Justice Department unveils civil cyber fraud initiative to battle online crime
New proposal will respond to cyber security breaches and cryptocurrency use in undertaking cyber fraud
The Department of Justice (DOJ) has announced its new Civil Cyber-Fraud Initiative that will combine its expertise in civil fraud enforcement, government procurement and cyber security to combat new and emerging cyber threats to sensitive information and critical systems.
The Civil Division’s Commercial Litigation Branch Fraud Section will lead the initiative and directly result from the department’s ongoing comprehensive cyber review, ordered by Deputy Attorney General Lisa Monaco in May. The review aims to develop actionable recommendations to enhance and expand the Justice Department’s efforts against cyber threats.
Monaco said that companies have chosen silence for too long under the mistaken belief that it is less risky to hide a breach than to bring it forward and report it.
"Well, that changes today. We are announcing today that we will use our civil enforcement tools to pursue companies, those who are government contractors who receive federal funds, when they fail to follow required cybersecurity standards — because we know that puts all of us at risk," she said.
She added the tool would help government agencies ensure taxpayer's money would be used appropriately in the public interest.
The initiative would use the False Claims Act to pursue cyber-security-related fraud by government contractors and grant recipients. This act is the government’s primary civil tool to redress false federal funds and property claims involving government programs and operations.
Global security insights report 2021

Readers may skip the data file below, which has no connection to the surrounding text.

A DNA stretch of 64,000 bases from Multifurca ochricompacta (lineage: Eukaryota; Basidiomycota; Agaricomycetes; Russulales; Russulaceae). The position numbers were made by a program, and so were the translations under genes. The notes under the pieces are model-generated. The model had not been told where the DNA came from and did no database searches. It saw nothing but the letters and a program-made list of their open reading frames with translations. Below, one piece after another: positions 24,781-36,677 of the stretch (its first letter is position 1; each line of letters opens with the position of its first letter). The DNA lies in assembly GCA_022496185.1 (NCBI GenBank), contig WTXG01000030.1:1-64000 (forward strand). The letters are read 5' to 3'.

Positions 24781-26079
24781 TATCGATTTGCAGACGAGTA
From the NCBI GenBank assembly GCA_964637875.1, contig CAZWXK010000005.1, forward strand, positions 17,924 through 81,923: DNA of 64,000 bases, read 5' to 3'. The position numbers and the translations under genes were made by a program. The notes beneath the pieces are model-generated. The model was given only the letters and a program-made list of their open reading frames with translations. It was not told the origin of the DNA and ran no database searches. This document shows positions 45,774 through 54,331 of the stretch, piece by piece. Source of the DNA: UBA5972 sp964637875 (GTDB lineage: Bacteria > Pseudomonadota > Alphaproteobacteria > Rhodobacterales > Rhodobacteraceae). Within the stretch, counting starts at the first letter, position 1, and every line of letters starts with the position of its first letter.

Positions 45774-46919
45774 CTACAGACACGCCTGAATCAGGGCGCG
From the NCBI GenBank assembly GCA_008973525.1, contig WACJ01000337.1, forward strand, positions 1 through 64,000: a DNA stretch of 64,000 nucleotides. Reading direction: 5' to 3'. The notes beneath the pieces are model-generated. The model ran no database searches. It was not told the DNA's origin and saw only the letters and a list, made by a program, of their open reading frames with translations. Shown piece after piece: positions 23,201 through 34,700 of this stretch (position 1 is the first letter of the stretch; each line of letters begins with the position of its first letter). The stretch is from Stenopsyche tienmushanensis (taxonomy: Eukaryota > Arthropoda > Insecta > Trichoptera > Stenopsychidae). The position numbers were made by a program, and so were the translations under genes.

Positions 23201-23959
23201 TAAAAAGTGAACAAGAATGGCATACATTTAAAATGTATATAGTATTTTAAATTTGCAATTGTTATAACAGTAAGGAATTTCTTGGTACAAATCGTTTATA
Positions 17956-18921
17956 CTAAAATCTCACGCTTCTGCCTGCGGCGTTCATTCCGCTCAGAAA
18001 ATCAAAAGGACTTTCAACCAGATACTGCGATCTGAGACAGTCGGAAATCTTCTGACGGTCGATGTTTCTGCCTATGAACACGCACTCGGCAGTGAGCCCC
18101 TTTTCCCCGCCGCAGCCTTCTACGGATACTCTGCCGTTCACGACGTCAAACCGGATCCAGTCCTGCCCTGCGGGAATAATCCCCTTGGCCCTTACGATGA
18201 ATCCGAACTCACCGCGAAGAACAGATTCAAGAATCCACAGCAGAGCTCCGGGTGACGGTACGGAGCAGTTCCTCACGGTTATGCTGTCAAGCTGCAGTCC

Extended enterprise under threatDownload now
The act includes a unique whistleblower provision that allows private parties to assist the government in identifying and pursuing fraudulent conduct and to share in any recovery and protects whistleblowers who expose these violations and failures from retaliation, according to the DoJ.
The policy would also hold accountable companies or individuals that put federal agency information or systems at risk “by knowingly providing deficient cyber security products or services, knowingly misrepresenting their cyber security practices or protocols, or knowingly violating obligations to monitor and report cyber security incidents and breaches.”
The benefits expected from this initiative range from increasing the security of information systems in both the private and public sectors to improving overall cyber security practices, such as building broad resilience to cyber intrusion into government, the public sector and key industry partners, and compliance with contractors' commitments to protect government information and infrastructure, among others.
Shining light on new 'cool' cloud technologies and their drawbacks
IONOS Cloud Up! Summit, Cloud Technology Session with Russell BarleyWatch now
Build mobile and web apps faster
Three proven tips to accelerate modern app developmentFree download
Reduce the carbon footprint of IT operations up to 88%
A carbon reduction opportunityFree Download
Comparing serverless and server-based technologies
Determining the total cost of ownershipFree download